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Posts Tagged ‘The Constitution’

Kenneth Burke’s Constitution: In Brief

In Arts & Letters, Communication, Humanities, Information Design, Literary Theory & Criticism, Philosophy, Rhetoric, Rhetoric & Communication, Semiotics, Western Philosophy on August 8, 2012 at 8:45 am

Allen Mendenhall

Kenneth Burke treats the constitution—or, in some cases, constitutions—as a dialectic, symbolic act that is representative of the tendencies and preferences of communities.  Burke applies the elements of the pentad—act, agency, agent, scene, and purpose—to form what he calls paradigmatic anecdotes for understanding how constitutions apply to and interact with communities.  The pentad, for Burke, is equipment for simplifying complex ideas into understandable categories or anecdotes.  It provides, in that sense, what he calls an “idiom of reduction” for understanding human motives.

Humans are sign-using creatures motivated by different “grammars,” and it is a grammatical move to interpret human action in terms of the pentad.   A constitution is not simply a tangible document—indeed, as Burke points out, there is no written constitution in Britain—but instead represents a symbol of the coordination of individuals that provides them with a calculus for determining not only how to act, but also how to know what motivates action.

Constitutions put forth general types, or principles, that can be considered ideals, and these types, principles, or ideals provide standards or criteria by which individuals in a community aspire to act.  A constitution is therefore more of a symbol of that which coordinates human behavior within a given community than it is a top-down imposition of legislative fiat.  A constitution, in short, is a communicative sign validated and made useful by its ability to induce cooperation among people.

Teaching Bioethics From a Legal Perspective

In Advocacy, Arts & Letters, Bioethics, Communication, Creative Writing, Creativity, Humanities, Jurisprudence, Law, Law-and-Literature, Legal Education & Pedagogy, News and Current Events, Pedagogy, Politics, Rhetoric, Rhetoric & Communication, Teaching, Writing on July 6, 2011 at 8:33 pm

Allen Mendenhall

Last fall, I was assigned to teach a course called “Health & Medicine.”  Because I know little about health or medicine, I was concerned.  The subject of the course was writing, so I decided to craft a syllabus to facilitate classroom discussion and textual argument.  Here is the course description as stated on my syllabus:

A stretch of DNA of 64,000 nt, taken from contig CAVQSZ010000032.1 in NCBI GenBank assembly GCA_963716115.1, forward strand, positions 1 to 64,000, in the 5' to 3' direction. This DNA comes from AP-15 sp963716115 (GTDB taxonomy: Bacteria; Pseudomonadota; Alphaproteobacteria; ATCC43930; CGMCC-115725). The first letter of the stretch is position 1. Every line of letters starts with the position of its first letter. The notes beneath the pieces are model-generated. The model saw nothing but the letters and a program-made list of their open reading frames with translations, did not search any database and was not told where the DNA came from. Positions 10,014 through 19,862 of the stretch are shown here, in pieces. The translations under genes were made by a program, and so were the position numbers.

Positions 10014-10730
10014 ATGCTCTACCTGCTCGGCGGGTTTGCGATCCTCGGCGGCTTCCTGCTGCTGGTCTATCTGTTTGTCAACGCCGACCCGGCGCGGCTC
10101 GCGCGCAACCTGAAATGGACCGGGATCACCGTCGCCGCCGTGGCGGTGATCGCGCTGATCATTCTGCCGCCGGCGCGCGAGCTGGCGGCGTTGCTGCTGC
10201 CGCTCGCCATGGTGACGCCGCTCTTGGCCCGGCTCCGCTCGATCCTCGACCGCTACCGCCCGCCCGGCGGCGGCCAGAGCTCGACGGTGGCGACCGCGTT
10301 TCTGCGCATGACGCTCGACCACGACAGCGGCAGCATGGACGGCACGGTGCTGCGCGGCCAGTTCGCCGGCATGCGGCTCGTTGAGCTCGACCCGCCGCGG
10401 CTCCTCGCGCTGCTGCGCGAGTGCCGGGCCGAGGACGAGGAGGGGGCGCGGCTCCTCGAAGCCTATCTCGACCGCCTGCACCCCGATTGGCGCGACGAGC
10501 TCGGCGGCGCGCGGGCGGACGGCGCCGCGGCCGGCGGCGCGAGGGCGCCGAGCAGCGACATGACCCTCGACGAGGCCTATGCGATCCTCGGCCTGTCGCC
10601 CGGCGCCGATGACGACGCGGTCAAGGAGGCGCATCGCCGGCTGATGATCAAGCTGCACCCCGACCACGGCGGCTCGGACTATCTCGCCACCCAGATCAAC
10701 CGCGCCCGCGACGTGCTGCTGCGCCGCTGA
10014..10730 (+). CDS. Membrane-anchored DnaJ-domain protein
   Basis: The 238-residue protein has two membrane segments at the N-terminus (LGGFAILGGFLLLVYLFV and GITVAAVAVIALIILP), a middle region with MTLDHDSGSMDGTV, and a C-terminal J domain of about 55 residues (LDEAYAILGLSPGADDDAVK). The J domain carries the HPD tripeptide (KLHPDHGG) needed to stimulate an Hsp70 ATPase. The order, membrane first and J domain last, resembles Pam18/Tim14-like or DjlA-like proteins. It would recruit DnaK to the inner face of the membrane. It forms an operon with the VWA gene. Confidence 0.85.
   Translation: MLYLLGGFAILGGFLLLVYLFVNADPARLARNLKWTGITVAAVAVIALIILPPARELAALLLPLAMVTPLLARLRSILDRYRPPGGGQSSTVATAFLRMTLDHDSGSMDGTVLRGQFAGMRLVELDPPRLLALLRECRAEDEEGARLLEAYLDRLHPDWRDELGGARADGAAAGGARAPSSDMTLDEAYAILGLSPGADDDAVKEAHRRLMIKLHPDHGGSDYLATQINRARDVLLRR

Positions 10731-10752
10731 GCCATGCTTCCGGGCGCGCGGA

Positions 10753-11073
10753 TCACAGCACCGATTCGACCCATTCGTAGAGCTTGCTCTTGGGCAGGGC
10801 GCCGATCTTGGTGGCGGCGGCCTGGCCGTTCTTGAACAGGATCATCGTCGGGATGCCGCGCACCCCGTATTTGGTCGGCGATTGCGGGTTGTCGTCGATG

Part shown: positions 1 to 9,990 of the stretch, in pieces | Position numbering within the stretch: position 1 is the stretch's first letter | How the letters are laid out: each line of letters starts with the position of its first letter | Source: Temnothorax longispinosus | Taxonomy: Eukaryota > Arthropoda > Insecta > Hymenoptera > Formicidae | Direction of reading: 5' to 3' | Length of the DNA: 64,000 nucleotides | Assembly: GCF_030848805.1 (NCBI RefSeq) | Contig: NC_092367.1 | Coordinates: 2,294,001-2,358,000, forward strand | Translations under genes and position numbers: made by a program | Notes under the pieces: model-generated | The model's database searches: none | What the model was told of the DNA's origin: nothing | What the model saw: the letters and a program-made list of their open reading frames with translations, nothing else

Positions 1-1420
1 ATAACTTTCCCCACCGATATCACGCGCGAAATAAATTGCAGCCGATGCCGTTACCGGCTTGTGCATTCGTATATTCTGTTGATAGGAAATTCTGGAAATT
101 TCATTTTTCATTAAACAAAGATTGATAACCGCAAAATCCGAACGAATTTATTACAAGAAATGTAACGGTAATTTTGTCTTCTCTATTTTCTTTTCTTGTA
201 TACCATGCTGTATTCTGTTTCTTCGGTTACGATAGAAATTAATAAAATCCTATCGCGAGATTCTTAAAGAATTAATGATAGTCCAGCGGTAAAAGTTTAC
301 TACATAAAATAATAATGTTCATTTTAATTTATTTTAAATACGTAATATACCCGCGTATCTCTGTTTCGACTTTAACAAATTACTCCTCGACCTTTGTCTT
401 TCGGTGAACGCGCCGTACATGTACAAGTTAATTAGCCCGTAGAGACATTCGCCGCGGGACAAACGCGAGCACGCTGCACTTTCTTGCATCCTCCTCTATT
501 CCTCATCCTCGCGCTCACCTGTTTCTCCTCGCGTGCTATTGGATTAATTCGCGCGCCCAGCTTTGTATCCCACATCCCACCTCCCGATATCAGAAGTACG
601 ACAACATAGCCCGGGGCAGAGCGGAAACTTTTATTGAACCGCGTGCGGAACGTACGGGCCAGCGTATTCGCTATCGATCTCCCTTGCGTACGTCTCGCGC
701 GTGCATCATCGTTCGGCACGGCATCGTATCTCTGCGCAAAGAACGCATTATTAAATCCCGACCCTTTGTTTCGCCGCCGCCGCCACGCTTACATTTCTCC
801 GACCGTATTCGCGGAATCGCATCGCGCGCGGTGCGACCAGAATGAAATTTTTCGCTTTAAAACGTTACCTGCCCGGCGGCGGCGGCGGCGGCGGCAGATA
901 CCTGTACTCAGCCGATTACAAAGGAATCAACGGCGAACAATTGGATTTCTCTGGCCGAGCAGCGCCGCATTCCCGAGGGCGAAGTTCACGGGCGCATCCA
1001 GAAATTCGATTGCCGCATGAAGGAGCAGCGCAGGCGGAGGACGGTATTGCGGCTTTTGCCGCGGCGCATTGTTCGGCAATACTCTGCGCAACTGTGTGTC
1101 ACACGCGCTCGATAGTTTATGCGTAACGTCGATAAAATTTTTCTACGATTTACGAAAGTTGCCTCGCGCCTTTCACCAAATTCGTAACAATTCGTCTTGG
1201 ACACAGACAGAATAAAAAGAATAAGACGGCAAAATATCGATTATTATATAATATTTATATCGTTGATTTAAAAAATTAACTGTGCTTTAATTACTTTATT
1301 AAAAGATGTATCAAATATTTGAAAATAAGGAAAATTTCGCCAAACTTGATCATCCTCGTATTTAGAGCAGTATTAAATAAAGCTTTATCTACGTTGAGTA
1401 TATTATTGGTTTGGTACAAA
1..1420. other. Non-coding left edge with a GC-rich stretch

Forensic discourse is one of three forms of classical rhetoric as defined by Aristotle.  It focuses on the relationship between language and law.  This semester we will explore forensic discourse in the context of health and medicine and consider the relationship of law to such issues as physician assisted suicide, surrogacy, cloning, informed consent, malpractice, and organ transplants.  Readings on ethics and philosophy will inform the way you think about these issues.

Your grade will not depend on how much you learn about law, but on how you use language to argue about and with law.  Because the facts of any case are rarely clear-cut, you will need to understand both sides of every argument.  Your writing assignments will require you to argue on behalf of both plaintiffs and defendants (or prosecutors and defendants) and to rebut the arguments of opposing counsel.  You will develop different tactics for persuading your audience (judges, attorneys, etc.), and you will become skilled in the art of influence.

During the semester, your class will interview one attorney, one judge, and one justice sitting on the Supreme Court of Alabama.

My students came from mostly nursing and pre-medical backgrounds.  A few were science majors of some kind, and at least two were engineering majors.

The students were also at varying stages in their academic progress: some were freshmen, some were sophomores, two were juniors, and at least one was a senior.  Throughout the semester, I was impressed by students’ ability to extract important issues from dense legal readings and articulate complicated reasoning in nuanced and intelligent ways.

I thought about this “Health & Medicine” class this week when I came across this article published by the Brookings Institution.  The title of the article is “The Problems and Possibilities of Modern Genetics: A Paradigm for Social, Ethical, and Political Analysis.”  The authors are Eric Cohen and Robert P. George.   Cohen is editor of The New Atlantis and an adjunct fellow at the Ethics and Public Policy Center.  George is McCormick Professor of Jurisprudence at Princeton University, the director of the James Madison Program in American Ideals & Institutions, and a fellow at the Hoover InstitutionRead the rest of this entry »

Stanley Fish Takes on David A. Strauss

In Arts & Letters, Jurisprudence, Law-and-Literature, Literary Theory & Criticism, The Supreme Court on May 11, 2010 at 10:09 am

In his weekly column for The New York Times, Stanley Fish takes to task David A. Strauss, whose method of constitutional interpretation, or explanation of constitutional interpretation, seems incoherent, pivoting on grand assumptions about the ways in which readers of a text construe the meaning(s) of that text.

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